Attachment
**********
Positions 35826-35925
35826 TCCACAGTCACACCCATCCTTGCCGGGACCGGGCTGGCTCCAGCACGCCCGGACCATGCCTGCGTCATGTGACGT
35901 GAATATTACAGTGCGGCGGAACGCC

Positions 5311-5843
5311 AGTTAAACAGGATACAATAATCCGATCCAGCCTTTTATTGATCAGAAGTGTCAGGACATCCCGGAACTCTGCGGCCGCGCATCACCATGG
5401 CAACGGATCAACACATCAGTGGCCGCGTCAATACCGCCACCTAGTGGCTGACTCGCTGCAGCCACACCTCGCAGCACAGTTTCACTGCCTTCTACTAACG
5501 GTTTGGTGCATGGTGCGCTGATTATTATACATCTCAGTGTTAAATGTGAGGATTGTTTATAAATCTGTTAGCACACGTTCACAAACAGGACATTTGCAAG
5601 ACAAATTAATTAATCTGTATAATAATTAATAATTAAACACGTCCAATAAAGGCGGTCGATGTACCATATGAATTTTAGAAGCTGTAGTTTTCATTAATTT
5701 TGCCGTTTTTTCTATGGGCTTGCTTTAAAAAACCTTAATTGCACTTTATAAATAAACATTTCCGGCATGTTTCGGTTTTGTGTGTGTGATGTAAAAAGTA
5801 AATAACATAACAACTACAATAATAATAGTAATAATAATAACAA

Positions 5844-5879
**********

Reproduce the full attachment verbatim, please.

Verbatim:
Positions 35826-35925
35826 TCCACAGTCACACCCATCCTTGCCGGGACCGGGCTGGCTCCAGCACGCCCGGACCATGCCTGCGTCATGTGACGT
35901 GAATATTACAGTGCGGCGGAACGCC

Positions 5311-5843
5311 AGTTAAACAGGATACAATAATCCGATCCAGCCTTTTATTGATCAGAAGTGTCAGGACATCCCGGAACTCTGCGGCCGCGCATCACCATGG
5401 CAACGGATCAACACATCAGTGGCCGCGTCAATACCGCCACCTAGTGGCTGACTCGCTGCAGCCACACCTCGCAGCACAGTTTCACTGCCTTCTACTAACG
5501 GTTTGGTGCATGGTGCGCTGATTATTATACATCTCAGTGTTAAATGTGAGGATTGTTTATAAATCTGTTAGCACACGTTCACAAACAGGACATTTGCAAG
5601 ACAAATTAATTAATCTGTATAATAATTAATAATTAAACACGTCCAATAAAGGCGGTCGATGTACCATATGAATTTTAGAAGCTGTAGTTTTCATTAATTT
5701 TGCCGTTTTTTCTATGGGCTTGCTTTAAAAAACCTTAATTGCACTTTATAAATAAACATTTCCGGCATGTTTCGGTTTTGTGTGTGTGATGTAAAAAGTA
5801 AATAACATAACAACTACAATAATAATAGTAATAATAATAACAA

Positions 5844-5879